Information for Parents & Families of New College Students
College presents new opportunities for students to make decisions and become independent adults. Changes of this magnitude evoke mixed emotions in both students and parents. The excitement of a new beginning is often accompanied by worry about being successful.
Anxiety is common among students transitioning to college – this is temporary. Your student may become irritable or tense, feel overwhelmed or show other behavioral changes.
You may be wondering how your relationship will change. As a parent, you have been heavily invested in your son/daughter's academic, personal and social development. You were encouraged to take an active role in his/her education by attending meetings and checking grades on the web.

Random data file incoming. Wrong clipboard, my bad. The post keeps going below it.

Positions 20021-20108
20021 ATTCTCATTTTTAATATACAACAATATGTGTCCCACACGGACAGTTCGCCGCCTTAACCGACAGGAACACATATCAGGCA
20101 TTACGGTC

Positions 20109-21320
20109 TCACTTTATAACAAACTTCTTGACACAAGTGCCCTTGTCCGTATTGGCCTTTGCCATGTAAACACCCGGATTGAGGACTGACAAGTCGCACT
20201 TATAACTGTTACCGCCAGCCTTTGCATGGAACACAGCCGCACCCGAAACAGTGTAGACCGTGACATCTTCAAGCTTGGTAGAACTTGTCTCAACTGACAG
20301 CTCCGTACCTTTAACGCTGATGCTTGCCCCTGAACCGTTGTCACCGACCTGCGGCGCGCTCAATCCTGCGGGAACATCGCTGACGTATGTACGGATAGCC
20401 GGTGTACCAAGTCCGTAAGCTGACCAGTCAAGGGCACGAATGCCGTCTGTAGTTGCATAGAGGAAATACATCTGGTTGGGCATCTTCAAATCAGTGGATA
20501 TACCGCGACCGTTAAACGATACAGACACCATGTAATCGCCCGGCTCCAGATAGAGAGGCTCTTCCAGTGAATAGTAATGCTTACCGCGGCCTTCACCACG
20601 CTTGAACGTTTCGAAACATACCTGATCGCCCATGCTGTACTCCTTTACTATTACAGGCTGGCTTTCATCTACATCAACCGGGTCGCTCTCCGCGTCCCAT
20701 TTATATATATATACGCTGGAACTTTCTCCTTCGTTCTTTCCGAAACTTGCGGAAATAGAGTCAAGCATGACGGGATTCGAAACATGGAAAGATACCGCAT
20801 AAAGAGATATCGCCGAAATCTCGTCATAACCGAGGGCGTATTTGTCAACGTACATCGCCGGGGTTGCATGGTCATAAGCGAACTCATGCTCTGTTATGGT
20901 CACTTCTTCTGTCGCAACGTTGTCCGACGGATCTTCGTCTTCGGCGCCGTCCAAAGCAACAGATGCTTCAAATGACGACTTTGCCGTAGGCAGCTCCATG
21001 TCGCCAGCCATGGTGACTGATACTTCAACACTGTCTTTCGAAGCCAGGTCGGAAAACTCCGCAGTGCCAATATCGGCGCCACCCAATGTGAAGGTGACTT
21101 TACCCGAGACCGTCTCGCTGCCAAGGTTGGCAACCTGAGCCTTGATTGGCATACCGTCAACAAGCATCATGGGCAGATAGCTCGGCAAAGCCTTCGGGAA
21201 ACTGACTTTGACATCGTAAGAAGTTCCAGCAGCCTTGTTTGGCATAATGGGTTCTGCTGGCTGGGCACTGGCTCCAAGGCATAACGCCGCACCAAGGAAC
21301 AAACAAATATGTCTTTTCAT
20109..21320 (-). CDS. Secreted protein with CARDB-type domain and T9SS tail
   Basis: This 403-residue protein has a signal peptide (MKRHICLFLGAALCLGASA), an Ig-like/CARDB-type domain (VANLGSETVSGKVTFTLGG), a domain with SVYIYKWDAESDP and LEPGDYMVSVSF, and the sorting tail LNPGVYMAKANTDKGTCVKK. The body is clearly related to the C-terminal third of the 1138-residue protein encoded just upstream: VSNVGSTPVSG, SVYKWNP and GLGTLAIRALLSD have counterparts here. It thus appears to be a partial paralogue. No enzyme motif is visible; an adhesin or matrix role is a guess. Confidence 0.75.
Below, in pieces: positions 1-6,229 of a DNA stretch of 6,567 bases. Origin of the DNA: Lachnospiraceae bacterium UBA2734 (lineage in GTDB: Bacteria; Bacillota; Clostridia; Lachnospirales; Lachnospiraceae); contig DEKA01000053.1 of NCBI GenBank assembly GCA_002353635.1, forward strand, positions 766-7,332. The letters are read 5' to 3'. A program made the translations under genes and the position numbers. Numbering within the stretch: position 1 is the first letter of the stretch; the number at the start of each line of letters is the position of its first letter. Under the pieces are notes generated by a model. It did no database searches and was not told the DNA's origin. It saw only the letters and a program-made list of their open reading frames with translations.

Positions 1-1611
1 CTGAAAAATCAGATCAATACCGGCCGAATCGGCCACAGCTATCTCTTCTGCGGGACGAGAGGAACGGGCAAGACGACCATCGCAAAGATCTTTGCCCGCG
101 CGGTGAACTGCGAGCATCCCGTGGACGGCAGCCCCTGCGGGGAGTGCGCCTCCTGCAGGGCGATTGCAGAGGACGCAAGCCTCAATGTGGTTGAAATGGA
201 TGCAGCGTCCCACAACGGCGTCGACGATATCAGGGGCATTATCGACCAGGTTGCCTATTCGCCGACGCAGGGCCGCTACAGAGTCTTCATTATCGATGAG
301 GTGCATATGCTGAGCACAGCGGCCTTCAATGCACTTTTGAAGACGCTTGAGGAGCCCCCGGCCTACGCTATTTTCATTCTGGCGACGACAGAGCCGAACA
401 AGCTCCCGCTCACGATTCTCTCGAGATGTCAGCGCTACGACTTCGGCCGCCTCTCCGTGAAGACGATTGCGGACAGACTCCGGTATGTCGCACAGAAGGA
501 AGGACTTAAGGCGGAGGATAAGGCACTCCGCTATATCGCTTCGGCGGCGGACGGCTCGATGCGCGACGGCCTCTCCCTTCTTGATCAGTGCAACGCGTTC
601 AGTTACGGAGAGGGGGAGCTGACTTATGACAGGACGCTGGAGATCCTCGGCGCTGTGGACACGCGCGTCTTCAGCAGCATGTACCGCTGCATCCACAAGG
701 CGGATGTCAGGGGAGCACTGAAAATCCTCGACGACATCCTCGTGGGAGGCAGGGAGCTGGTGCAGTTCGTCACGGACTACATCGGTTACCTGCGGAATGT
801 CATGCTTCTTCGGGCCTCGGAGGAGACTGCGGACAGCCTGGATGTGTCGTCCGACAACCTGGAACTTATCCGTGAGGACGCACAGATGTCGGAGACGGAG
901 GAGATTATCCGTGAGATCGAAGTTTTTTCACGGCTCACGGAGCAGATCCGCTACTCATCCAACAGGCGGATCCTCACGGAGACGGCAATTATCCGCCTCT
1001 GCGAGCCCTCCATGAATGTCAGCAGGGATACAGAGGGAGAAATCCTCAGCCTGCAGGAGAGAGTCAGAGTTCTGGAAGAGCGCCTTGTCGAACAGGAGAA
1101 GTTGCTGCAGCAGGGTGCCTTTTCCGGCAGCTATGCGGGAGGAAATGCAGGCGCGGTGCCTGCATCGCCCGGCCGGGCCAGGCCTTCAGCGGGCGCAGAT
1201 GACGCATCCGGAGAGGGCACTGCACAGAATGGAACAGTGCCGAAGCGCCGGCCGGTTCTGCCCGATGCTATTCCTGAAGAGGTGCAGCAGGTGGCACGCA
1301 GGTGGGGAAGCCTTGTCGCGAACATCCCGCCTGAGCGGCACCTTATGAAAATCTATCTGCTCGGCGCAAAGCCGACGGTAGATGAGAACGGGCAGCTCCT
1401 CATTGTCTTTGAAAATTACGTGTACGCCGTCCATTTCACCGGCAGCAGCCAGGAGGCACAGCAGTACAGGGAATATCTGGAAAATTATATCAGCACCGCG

You may feel obliged to continue this level of involvement during the college years. However, it is not helpful for your student when you continue to make decisions or manage responsibilities for him/her.
We encourage you to allow your son/daughter to use this time to develop skills for transitioning into adulthood. Students who are trusted by parents have more self-confidence.
Your student will still need you, especially for support with difficult decisions and during life's ups and downs, but it's important that you trust him/her to make the right choices.
- Ask how things are going.
- Keep lines of communication open.
- Acknowledge that adjusting to college can be stressful.
- Act as a sounding board for your student and avoid giving unsolicited advice.
- Allow your student to make mistakes.
- Resist rescuing - it could delay learning to making good decisions.
- Tell your student that you trust him/her to do what it takes to get good grades.
- Avoid checking up on attendance or grades. Part of the financial deal with your student may be to share end-of-semester grades.
If you have specific concerns about your student, you may call the Dean of Students at 410-386-8217.